The voltage detector 11 shown in FIG. 2A employs a transformer 21. Terminals 22 and 23 are connected across the winding of the induction motor, terminal 24 is connected to a common line of the control power source 20, and terminal 25 is the detector output. FIG. 2B illustrates an alternate voltage detector 11 in the form of a voltage divider including series resistors 26 and 27. Terminals 22-25 are connected in the same manner as those in FIG. 2A.
The current detector 12 illustrated in FIG. 3A comprises a current transformer coil 28 wound around an electrical lead 29 connected to terminal 22 of the induction motor winding. Terminal 221 of the lead 29 is connected to the voltage regulator 19, and a voltage is developed across resistor 281 proportional to the current flowing through coil 28. Terminal 24 is connected to the common line of the control power source 20, and terminal 30 is the detector output. FIG. 3B illustrates an alternate current detector 12 comprising a simple series resistor 31. The voltage drop across it is proportional to the current flow, and terminals 24, 30 and 221 are connected in the same manner as those in FIG. 3A.
In the power detection circuit 13 illustrated in FIG. 4A, terminal 25 is connected to the voltage detector 11, and terminal 30 is connected to the current detector 12. An analog multiplier 32 multiplies the outputs of detectors 11 and 12. Rectifier 33 passes only the positive output of the multiplier, while rectifier 34 passes only the negative output. The output of rectifier 33 is fed through a filter composed of a resistor 35 and a capacitor 36 to output terminal 37, which thus carries the integrated average value of the positive product of current and voltage, and therefore indicates the supply power. In a similar manner, the output of rectifier 34 is fed through a filter composed of a resistor 38 and a capacitor 39, and an analog inverter 401 to output terminal 40, which represents the integrated average of the negative product of voltage and current, and therefore indicates the feedback power. Resistors 331 and 341 protect the multiplier 32 against a shortcircuit due to the failure of either of the rectifiers 33 and 34 and further serve to isolate rectifiers 33 and 34 from each other.
FIG. 4B illustrates an alternate power detection circuit 13, wherein terminals 25, 30, 37 and 40 are identical to those in FIG. 4A. The output line 411 of comparator 41 provides an H level output when terminal 25 is positive, and an L level output when terminal 25 is negative; output line 412 provides an output which is the inverse of output line 411. The output line 421 of comparator 42 provides an H level output when terminal 30 is positive, and an L level output when terminal 30 is negative; output line 422 provides an output which is the inverse of output line 421. AND gate 43 provides an H level output on line 431 when terminals 25 and 30 are both positive, and an L level output otherwise. In a similar manner, AND gate 44 provides an H level output on line 441 when both input terminals are negative and an L level output otherwise, AND gate 45 provides an H level output on line 451 when terminal 25 is negative and terminal 30 is positive, and an L level output otherwise, and AND gate 46 provides an H level output on line 461 when terminal 25 is positive and terminal 30 is negative, and an L level output otherwise. OR gate 47 receives the signals on lines 431 and 441 and its logical sum output is averaged through a filter comprising a resistor 49 and a capacitor 50 and is coupled to an output terminal 37. Similarly, OR gate 48 receives the signals on lines 451 and 461 and provides a logical sum output which is averaged through a filter constituted by resistor 51 and capacitor 52 and is coupled to terminal 40.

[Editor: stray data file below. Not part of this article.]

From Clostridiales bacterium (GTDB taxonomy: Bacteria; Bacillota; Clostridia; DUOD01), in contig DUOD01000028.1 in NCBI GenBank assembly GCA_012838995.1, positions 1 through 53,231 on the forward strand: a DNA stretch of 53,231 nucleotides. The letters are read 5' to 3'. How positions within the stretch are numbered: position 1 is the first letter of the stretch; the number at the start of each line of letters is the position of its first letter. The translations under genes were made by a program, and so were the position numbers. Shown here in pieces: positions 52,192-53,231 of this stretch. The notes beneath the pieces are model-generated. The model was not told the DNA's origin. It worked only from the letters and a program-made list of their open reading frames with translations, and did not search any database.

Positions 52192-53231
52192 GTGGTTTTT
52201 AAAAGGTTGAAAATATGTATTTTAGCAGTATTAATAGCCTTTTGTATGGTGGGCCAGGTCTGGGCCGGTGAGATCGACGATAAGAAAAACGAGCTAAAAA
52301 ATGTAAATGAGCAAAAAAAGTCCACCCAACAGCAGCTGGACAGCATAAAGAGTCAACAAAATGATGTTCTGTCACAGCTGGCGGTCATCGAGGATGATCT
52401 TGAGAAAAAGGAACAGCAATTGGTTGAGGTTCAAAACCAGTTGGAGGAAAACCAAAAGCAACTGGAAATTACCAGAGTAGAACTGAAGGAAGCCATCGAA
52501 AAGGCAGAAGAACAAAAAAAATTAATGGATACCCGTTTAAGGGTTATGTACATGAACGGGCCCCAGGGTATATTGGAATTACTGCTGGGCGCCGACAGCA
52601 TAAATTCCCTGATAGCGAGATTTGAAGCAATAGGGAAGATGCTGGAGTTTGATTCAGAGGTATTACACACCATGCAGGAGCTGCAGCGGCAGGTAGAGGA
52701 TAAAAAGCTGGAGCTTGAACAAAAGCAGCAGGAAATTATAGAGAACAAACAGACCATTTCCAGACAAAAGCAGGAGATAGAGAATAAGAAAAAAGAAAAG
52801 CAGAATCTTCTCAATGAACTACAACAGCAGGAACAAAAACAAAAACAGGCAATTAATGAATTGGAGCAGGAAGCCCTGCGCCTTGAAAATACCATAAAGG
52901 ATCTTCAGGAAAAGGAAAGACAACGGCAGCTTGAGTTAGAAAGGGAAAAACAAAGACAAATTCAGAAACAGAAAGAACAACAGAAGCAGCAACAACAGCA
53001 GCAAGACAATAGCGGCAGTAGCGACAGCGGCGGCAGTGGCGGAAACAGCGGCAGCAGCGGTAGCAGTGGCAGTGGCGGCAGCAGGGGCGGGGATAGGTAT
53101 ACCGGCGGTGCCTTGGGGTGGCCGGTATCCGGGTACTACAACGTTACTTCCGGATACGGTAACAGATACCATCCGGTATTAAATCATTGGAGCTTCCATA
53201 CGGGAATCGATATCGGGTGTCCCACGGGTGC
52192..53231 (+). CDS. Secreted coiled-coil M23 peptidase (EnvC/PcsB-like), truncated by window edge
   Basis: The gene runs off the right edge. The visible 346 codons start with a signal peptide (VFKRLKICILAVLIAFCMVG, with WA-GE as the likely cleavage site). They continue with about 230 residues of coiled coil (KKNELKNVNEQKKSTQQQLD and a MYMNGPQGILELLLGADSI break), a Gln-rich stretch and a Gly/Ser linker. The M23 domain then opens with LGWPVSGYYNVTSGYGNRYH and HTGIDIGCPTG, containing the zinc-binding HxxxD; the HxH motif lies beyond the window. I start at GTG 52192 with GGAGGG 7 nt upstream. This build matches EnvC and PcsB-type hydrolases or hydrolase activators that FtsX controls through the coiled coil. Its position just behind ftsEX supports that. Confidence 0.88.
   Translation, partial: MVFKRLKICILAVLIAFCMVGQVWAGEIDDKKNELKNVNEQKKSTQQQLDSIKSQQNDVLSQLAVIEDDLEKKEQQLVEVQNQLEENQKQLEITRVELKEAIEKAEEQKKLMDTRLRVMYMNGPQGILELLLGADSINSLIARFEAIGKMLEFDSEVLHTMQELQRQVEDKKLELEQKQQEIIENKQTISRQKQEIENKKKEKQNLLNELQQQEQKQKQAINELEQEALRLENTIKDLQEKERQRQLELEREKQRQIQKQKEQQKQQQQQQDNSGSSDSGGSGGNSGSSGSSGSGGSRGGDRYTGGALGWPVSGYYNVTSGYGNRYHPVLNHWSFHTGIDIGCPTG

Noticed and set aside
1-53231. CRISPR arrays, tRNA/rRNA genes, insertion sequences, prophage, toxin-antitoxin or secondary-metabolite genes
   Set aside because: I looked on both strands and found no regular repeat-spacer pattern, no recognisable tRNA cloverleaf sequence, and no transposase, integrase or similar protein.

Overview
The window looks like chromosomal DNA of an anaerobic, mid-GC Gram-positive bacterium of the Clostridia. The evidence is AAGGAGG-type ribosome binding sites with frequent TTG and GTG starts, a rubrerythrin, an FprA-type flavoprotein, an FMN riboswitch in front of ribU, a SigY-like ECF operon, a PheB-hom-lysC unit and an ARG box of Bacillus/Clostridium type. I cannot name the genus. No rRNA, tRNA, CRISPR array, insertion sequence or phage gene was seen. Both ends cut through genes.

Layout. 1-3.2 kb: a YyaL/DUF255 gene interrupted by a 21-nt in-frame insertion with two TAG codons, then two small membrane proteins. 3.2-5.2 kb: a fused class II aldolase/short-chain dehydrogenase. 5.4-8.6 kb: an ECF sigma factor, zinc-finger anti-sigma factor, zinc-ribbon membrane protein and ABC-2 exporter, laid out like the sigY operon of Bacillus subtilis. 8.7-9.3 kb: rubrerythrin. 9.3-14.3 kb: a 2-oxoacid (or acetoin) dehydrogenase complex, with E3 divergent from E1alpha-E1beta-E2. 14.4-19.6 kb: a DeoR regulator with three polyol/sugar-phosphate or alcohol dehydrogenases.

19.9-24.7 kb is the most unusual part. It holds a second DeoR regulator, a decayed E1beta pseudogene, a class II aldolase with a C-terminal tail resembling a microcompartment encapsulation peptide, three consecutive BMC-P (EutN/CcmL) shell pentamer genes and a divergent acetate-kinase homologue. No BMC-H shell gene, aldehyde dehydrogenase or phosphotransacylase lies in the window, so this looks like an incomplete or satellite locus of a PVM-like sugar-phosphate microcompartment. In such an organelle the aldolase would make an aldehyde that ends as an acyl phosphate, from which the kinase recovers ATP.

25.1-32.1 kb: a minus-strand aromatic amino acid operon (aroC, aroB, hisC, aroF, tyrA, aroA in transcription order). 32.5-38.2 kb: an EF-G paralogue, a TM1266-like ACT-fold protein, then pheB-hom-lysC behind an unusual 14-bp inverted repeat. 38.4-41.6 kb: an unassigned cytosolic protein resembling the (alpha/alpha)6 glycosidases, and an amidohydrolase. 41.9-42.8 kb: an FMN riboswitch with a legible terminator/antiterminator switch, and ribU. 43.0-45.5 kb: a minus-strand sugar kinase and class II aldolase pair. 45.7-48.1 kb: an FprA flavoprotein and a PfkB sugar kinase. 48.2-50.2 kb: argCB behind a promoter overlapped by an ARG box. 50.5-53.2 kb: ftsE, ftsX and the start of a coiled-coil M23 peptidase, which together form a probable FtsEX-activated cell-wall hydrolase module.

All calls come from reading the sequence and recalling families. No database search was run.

The power detection circuit of FIG. 4B is less expensive than that of FIG. 4A since its components are largely digital in nature, although its output is attendantly not as accurate as that provided by the analog embodiment of FIG. 4A.
The computing unit 17 shown in FIG. 5 receives the supply power output and feedback power output from terminals 37 and 40 of the power detection circuit, and includes an analog inverter 601, an operational amplifier 69, resistors 70, 71, and a capacitor 72. The output of the computing unit at terminal 73 is coupled to the voltage regulator 19 through the clamping means 18 to appropriately control the voltage applied across the induction motor winding. The current flowing through the motor winding, as well as the apparent power and the effective power, is thus constantly adjusted to provide inputs to the computing unit 17 which satisfy the relationship set forth below.
Assuming that the voltage on terminal 37 is Vp1, the voltage on terminal 40 is Vp2, resistor 70 has a value or Rp1, and resistor 71 has a value of Rp2, then the following relationship is established by the computing unit: ##EQU1## This may be transposed to: ##EQU2## which clearly establishes the ratio of the supply power Vp2 to the feedback power Vp1 so as to be a fixed value determined by the ratio of Rp2 (resistor 71) to Rp1 (resistor 70).